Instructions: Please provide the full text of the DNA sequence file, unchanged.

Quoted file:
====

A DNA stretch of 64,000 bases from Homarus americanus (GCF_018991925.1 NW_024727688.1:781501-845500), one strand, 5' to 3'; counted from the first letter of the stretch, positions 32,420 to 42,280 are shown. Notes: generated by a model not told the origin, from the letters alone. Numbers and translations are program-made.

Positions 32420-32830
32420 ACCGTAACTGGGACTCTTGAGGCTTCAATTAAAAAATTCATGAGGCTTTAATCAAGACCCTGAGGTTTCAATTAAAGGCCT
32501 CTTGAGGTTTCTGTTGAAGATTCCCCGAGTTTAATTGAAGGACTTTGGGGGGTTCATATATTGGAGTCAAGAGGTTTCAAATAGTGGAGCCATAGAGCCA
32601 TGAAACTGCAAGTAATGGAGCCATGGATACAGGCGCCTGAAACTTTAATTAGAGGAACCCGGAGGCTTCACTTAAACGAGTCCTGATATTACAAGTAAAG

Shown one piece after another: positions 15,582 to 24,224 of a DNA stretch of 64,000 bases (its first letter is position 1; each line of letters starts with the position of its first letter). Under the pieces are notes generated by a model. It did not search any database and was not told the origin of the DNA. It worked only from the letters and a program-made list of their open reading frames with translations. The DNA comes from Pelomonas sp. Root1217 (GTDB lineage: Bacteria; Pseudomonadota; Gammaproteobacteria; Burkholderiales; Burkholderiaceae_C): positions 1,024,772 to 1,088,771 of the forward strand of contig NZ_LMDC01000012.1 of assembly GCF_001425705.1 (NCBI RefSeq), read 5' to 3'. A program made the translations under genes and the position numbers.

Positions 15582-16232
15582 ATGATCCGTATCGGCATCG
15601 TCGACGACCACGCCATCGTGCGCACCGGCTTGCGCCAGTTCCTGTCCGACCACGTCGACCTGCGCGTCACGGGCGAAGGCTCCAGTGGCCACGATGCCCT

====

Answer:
A DNA stretch of 64,000 bases from Homarus americanus (GCF_018991925.1 NW_024727688.1:781501-845500), one strand, 5' to 3'; counted from the first letter of the stretch, positions 32,420 to 42,280 are shown. Notes: generated by a model not told the origin, from the letters alone. Numbers and translations are program-made.

Positions 32420-32830
32420 ACCGTAACTGGGACTCTTGAGGCTTCAATTAAAAAATTCATGAGGCTTTAATCAAGACCCTGAGGTTTCAATTAAAGGCCT
32501 CTTGAGGTTTCTGTTGAAGATTCCCCGAGTTTAATTGAAGGACTTTGGGGGGTTCATATATTGGAGTCAAGAGGTTTCAAATAGTGGAGCCATAGAGCCA
32601 TGAAACTGCAAGTAATGGAGCCATGGATACAGGCGCCTGAAACTTTAATTAGAGGAACCCGGAGGCTTCACTTAAACGAGTCCTGATATTACAAGTAAAG

Shown one piece after another: positions 15,582 to 24,224 of a DNA stretch of 64,000 bases (its first letter is position 1; each line of letters starts with the position of its first letter). Under the pieces are notes generated by a model. It did not search any database and was not told the origin of the DNA. It worked only from the letters and a program-made list of their open reading frames with translations. The DNA comes from Pelomonas sp. Root1217 (GTDB lineage: Bacteria; Pseudomonadota; Gammaproteobacteria; Burkholderiales; Burkholderiaceae_C): positions 1,024,772 to 1,088,771 of the forward strand of contig NZ_LMDC01000012.1 of assembly GCF_001425705.1 (NCBI RefSeq), read 5' to 3'. A program made the translations under genes and the position numbers.

Positions 15582-16232
15582 ATGATCCGTATCGGCATCG
15601 TCGACGACCACGCCATCGTGCGCACCGGCTTGCGCCAGTTCCTGTCCGACCACGTCGACCTGCGCGTCACGGGCGAAGGCTCCAGTGGCCACGATGCCCT